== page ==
Those whose mem­o­ry extends at least a cou­ple of decades back can­not avoid notic­ing how the entire frame of argu­men­ta­tion of those who defend Israeli poli­cies towards Pales­tine is chang­ing. Until the late 1950s, Jew­ish and Israeli lead­ers were very hon­est about the fact that they have no full right to Pales­tine, and they even proud­ly char­ac­ter­ized them­selves as ter­ror­ists.” Imag­ine we were to read the fol­low­ing state­ment in today’s media:

Our ene­mies called us ter­ror­ists. Peo­ple who were nei­ther our friends nor our ene­mies. … And yet, we were not ter­ror­ists. … The his­tor­i­cal and lin­guis­tic ori­gins of the polit­i­cal term ter­ror’ prove that it can­not be applied to a rev­o­lu­tion­ary war of lib­er­a­tion … Fight­ers for free­dom must arm; oth­er­wise they would be crushed overnight. … What has a strug­gle for the dig­ni­ty of man, against oppres­sion and sub­ju­ga­tion, to do with ter­ror­ism’?”

Today, one would attribute this to an Islam­ic ter­ror­ist group and con­demn it. How­ev­er, the author of these words is none oth­er than Men­achem Begin in the years when the Haganah was fight­ing the British forces in Palestine.

Inter­est­ing­ly, in those years of the Jew­ish strug­gle against the British mil­i­tary in Pales­tine, the very term ter­ror­ist” had a pos­i­tive con­no­ta­tion. It is almost attrac­tive to see the first gen­er­a­tion of Israeli lead­ers open­ly con­fess­ing the fact that their claims to the land of Pales­tine can­not be ground­ed in uni­ver­sal jus­tice, that we are deal­ing with a sim­ple war of con­quest between two groups between whom no medi­a­tion is possible.

Here is what David ben Guri­on, Israel’s first Prime Min­is­ter, wrote: Every­one can see the weight of the prob­lems in the rela­tions between Arabs and Jews. But no one sees that there is no solu­tion to these prob­lems. There is no solu­tion! Here is an abyss, and noth­ing can link its two sides. … We as a peo­ple want this land to be ours; the Arabs as a peo­ple want this land to be theirs.”

The prob­lem with this state­ment today is clear: such an exemp­tion of eth­nic con­flicts for land from moral con­sid­er­a­tions is sim­ply no longer accept­able. This is why the way the famous Nazi hunter Simon Wiesen­thal, in his Jus­tice, not Revenge, approach­es this prob­lem in a way that appears so deeply problematic:

Some day it will have to be real­ized that it is impos­si­ble to estab­lish a state with­out some peo­ple, who have been liv­ing in the region, find­ing their rights cur­tailed. (Because where no peo­ple have lived before it is pre­sum­ably impos­si­ble for peo­ple to live.) One has to be con­tent if these infringe­ments are kept with­in bounds and if rel­a­tive­ly few peo­ple are affect­ed by them. That was the case when Israel was found­ed. … After all, there had been a Jew­ish pop­u­la­tion there for a long time, and the Pales­tin­ian pop­u­la­tion was com­par­a­tive­ly sparse and had rel­a­tive­ly numer­ous options in giv­ing way.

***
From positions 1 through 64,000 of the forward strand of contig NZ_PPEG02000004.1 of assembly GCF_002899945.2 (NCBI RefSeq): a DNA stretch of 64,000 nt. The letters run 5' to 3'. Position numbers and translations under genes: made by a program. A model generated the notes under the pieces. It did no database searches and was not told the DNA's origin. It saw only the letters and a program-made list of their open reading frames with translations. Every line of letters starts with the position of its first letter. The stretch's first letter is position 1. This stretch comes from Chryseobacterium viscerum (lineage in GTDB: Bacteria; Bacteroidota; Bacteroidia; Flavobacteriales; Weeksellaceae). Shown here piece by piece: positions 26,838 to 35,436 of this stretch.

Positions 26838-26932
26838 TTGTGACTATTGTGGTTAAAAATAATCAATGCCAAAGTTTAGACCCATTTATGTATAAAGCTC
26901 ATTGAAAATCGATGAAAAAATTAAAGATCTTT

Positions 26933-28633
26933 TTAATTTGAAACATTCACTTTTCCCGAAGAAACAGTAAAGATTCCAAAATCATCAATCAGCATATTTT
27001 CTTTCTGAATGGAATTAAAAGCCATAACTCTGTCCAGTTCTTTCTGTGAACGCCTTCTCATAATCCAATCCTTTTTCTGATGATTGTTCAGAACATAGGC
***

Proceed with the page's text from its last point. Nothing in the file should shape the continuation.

What Wiesen­thal is advo­cat­ing here is noth­ing else than a state-found­ing vio­lence with a human face — one, that is, with lim­it­ed violations.

How­ev­er, from our present per­spec­tive, the most inter­est­ing sen­tence in Wiesenthal’s essay comes a page ear­li­er, where he writes: The con­tin­u­al­ly vic­to­ri­ous state of Israel can­not for­ev­er rely on the sym­pa­thy shown to vic­tims.’ ” Wiesen­thal seems to mean that now that the State of Israel is con­tin­u­al­ly vic­to­ri­ous,” it no longer needs to behave like a vic­tim, but can ful­ly assert its force.

This may be true, as long as one adds that this posi­tion of pow­er also involves new respon­si­bil­i­ties. The prob­lem at the moment is that the State of Israel, though con­tin­u­al­ly vic­to­ri­ous,” still relies on the image of Jews as vic­tims to legit­imize its pow­er pol­i­tics, as well as to denounce its crit­ics as hid­den Holo­caust-sym­pa­thiz­ers. Arthur Koestler, the great anti-Com­mu­nist con­vert, for­mu­lat­ed a pro­found insight: If pow­er cor­rupts, the reverse is also true; per­se­cu­tion cor­rupts the vic­tims, though per­haps in sub­tler and more trag­ic ways.”

This is the fatal flaw in the one strong argu­ment for the cre­ation of a Jew­ish nation state after the Holo­caust: In cre­at­ing their own state, the Jews would over­come the sit­u­a­tion of being deliv­ered up to the mer­cy of the dias­po­ra states and the tol­er­ance or intol­er­ance of their nation’s majority.